The Melbourne Cinémathèque & ACMI present
Notes of an Itinerant Performer
One of Shimizu’s least political works, tempered by the restricted filmmaking conditions on the cusp of World War II, tells the story of a travelling performer (Yaeko Mizutani) who seeks to reinvent herself by moving in with the family of a kindly tea merchant. Demonstrating Shimizu’s extraordinary technical skill and relentless innovation, this minimalist drama touches on social issues during the Meiji Era such as hardships faced by women and class differences, ending in an ambiguous resolution of the romantic couple. 35mm print courtesy of the National Film Archive of Japan.
Also screening on Wed 6 July
Ornamental Hairpin (1941) – Wed 29 Jun, 7pm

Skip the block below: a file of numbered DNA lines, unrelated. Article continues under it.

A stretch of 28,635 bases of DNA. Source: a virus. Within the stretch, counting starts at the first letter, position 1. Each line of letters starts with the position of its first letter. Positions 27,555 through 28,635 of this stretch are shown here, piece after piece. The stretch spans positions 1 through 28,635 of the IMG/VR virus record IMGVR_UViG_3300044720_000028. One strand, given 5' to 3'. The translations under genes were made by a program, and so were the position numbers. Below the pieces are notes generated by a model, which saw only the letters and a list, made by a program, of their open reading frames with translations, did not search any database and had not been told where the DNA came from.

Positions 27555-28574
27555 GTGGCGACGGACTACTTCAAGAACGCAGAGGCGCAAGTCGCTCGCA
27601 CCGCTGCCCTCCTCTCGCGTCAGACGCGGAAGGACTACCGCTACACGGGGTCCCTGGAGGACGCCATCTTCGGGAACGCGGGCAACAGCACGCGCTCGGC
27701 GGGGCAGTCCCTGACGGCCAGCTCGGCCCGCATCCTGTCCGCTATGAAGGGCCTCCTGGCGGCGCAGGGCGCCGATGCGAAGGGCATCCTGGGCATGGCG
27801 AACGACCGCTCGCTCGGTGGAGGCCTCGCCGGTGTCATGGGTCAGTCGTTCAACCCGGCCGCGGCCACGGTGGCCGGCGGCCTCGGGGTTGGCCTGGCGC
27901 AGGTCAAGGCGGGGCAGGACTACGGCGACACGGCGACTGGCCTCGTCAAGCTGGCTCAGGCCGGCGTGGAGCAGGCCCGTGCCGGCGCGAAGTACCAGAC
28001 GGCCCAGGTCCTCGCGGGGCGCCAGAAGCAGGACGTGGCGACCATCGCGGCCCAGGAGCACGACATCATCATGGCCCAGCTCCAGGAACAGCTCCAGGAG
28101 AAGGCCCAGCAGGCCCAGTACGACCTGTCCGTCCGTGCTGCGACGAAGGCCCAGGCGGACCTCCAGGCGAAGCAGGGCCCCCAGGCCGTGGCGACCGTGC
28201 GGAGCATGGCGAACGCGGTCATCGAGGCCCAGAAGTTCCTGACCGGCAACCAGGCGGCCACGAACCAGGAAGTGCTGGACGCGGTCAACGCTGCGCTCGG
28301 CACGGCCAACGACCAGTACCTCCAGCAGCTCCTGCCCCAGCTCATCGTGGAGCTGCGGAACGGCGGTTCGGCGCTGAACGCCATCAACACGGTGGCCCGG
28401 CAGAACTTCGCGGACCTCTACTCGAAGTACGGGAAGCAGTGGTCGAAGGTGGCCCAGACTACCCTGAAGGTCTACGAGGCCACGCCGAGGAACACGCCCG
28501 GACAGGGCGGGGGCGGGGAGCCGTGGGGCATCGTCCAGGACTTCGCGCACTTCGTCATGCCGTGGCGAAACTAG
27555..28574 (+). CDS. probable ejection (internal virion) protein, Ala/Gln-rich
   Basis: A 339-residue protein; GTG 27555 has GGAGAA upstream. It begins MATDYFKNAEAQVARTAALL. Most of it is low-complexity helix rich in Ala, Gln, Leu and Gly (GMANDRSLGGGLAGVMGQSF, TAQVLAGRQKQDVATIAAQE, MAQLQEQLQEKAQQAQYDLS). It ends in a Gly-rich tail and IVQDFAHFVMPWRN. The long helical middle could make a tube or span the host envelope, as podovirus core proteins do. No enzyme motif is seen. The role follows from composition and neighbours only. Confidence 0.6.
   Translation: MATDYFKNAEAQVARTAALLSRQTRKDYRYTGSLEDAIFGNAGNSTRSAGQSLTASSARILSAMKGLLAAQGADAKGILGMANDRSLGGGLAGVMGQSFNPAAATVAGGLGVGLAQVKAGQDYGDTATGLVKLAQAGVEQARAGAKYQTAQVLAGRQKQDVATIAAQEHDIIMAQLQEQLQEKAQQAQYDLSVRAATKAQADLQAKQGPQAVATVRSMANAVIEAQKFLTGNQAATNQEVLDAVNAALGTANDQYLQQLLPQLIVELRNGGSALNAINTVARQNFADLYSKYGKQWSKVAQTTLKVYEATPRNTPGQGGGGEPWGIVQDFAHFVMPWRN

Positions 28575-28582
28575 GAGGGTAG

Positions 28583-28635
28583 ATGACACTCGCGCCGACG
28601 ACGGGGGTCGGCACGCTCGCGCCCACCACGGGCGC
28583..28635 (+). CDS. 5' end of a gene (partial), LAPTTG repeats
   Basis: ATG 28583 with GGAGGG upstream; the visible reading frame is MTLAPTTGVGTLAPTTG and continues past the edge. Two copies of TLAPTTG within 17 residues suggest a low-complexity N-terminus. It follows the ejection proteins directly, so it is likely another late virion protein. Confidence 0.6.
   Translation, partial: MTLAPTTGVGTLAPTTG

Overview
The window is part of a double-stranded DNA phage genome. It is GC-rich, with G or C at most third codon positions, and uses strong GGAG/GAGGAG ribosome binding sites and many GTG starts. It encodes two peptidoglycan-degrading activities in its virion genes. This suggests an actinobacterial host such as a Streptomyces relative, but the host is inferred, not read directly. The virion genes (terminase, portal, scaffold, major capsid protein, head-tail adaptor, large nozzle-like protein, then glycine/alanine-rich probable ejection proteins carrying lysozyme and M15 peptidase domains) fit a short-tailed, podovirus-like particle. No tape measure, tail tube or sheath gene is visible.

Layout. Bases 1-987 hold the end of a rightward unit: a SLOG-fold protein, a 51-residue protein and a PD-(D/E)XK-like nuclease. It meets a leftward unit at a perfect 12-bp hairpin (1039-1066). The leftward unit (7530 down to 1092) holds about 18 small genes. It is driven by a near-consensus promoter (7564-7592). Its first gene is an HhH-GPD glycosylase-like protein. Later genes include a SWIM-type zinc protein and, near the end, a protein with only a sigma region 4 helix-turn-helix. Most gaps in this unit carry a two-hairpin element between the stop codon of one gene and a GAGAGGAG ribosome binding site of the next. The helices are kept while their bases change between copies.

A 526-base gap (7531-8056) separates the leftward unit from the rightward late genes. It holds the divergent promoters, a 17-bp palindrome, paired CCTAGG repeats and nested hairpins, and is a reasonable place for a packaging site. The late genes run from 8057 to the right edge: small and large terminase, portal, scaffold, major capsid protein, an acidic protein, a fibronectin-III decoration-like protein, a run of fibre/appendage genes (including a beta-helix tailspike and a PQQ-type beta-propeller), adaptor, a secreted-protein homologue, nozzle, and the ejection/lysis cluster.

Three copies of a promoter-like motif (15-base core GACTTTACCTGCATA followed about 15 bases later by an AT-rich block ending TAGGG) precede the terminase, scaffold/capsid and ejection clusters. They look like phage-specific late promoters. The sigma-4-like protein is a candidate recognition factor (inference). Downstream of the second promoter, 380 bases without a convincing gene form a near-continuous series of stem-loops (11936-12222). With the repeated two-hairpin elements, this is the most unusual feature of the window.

A Woman Crying in Spring (1933) – Wed 29 Jun, 8.25pm
Eclipse (1934) – Wed 6 Jul, 7pm
Notes of an Itinerant Performer (1941) – Wed 6 Jul, 8.50pm
The Masseurs and a Woman (1938) – Wed 13 Jul, 7pm
Mr. Thank You (1936) – Wed 13 Jul, 8:20pm
A Hero of Tokyo (1935) – Wed 13 Jul, 9.45pm
Making his directorial debut in 1924 at the age of 21, Hiroshi Shimizu (1903–66) went on to make over 160 films in a career contemporaneous with widely acknowledged masters Yasujiro Ozu and Kenji Mizoguchi, in whose critical shadows he often, undeservedly, resided. The warmth and lightness of his work has always been highly praised but, as Alexander Jacoby notes, he shares with Jean Renoir the double-edged nature of such plaudits: “Those few critics who have written about Shimizu’s work tend to make him sound less interesting than he is.”
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About Melbourne Cinémathèque
Australia's longest-running film society, Melbourne Cinémathèque screens significant works of international cinema in the medium they were created, the way they would have originally screened.
Melbourne Cinémathèque is self-administered, volunteer-run, not-for-profit and membership-driven.